ZendUnCon 2008

Often in this space, you read about the latest and greatest events happening around DC… or read the coverage of the conferences I've attended all over the place. This time, I'm using this space to announce something different:

ZendUnCon 2008

Disclaimer: I am the Chair/Chief-Cat-Wrangler of this UnConference. It means I'm 137.2% biased in everything I say here. But remember, "biased" is not the same as "wrong". 😉

What's an UnConference you ask? Have you heard of BarCamp? How about PodCamp? Or even my own personal favorite SocialDevCamp? They're all UnConfs. The point of an UnConf is to get rid of the structure and provide an event that is more community-driven, focused on interesting topics of the moment, and engages everyone at whatever level they can. Normally, people kick around presentation ideas, they get voted on day of the UnConf, a bit of chaos ensues, and a schedule pops out the other end. That means you don't necessarily know who will be there or what the topics will be. But that's where we're a little different…

Since we're attached to the regular ZendCon, we have a few major benefits:

  • First, I don't have to track down sponsors, a venue, projectors, or any number of other little things. So I can focus on finding smart people to come and talk about their PHP-related passions.
  • Second, we have some of the smartest people in the PHP community already planning to be there. How convenient.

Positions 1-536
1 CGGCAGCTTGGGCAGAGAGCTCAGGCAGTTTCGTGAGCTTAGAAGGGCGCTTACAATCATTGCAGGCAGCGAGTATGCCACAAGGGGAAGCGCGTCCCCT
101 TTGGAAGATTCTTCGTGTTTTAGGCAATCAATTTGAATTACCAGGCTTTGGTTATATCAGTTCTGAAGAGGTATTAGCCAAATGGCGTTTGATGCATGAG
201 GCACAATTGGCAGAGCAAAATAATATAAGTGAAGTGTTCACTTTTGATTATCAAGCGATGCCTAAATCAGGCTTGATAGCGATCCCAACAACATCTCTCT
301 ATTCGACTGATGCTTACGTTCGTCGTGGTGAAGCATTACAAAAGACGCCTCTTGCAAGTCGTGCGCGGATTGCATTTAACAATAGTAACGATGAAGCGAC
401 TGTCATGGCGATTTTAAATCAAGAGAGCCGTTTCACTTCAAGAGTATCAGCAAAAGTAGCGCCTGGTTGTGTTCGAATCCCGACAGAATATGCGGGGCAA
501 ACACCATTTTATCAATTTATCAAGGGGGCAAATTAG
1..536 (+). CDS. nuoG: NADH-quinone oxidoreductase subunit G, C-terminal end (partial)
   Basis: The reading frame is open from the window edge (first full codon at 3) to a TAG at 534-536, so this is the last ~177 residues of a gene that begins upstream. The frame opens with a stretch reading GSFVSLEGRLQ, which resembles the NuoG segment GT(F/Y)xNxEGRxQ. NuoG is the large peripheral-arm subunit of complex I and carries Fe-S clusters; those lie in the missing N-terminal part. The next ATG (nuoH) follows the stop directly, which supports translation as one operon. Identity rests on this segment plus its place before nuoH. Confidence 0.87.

• Third, we have a marketing budget! Okay, so the budget is barely enough to buy three markers and a cup of coffee, but still.
  • Finally, and most importantly… whatever treats and caffeine-ladened beverages ZendCon shares are ours too.

And this brings me to the biggest difference: We're going to do some voting before ZendUnCon begins to narrow down a few presentations.

Before you start throwing around phrases like "the unconference spirit", hear me out.

Since most people will have to spend time, money, and lots of effort to attend, we need to help them convince their boss/spouse/hamster that the trip makes sense. We need to make it easier for those people to attend. Therefore: a) we will not fill all the slots, b) all presentations will be chosen by conference attendees, and c) no one gets a free pass to present.

And here's my secret goal in all of this: I want people to come to the UnConference and not leave. I want them to forget that there's a Conference going on. I want the discussion happening, the caffeine flowing, and bigger ideas to appear on our side of things.

Why haven't you signed up?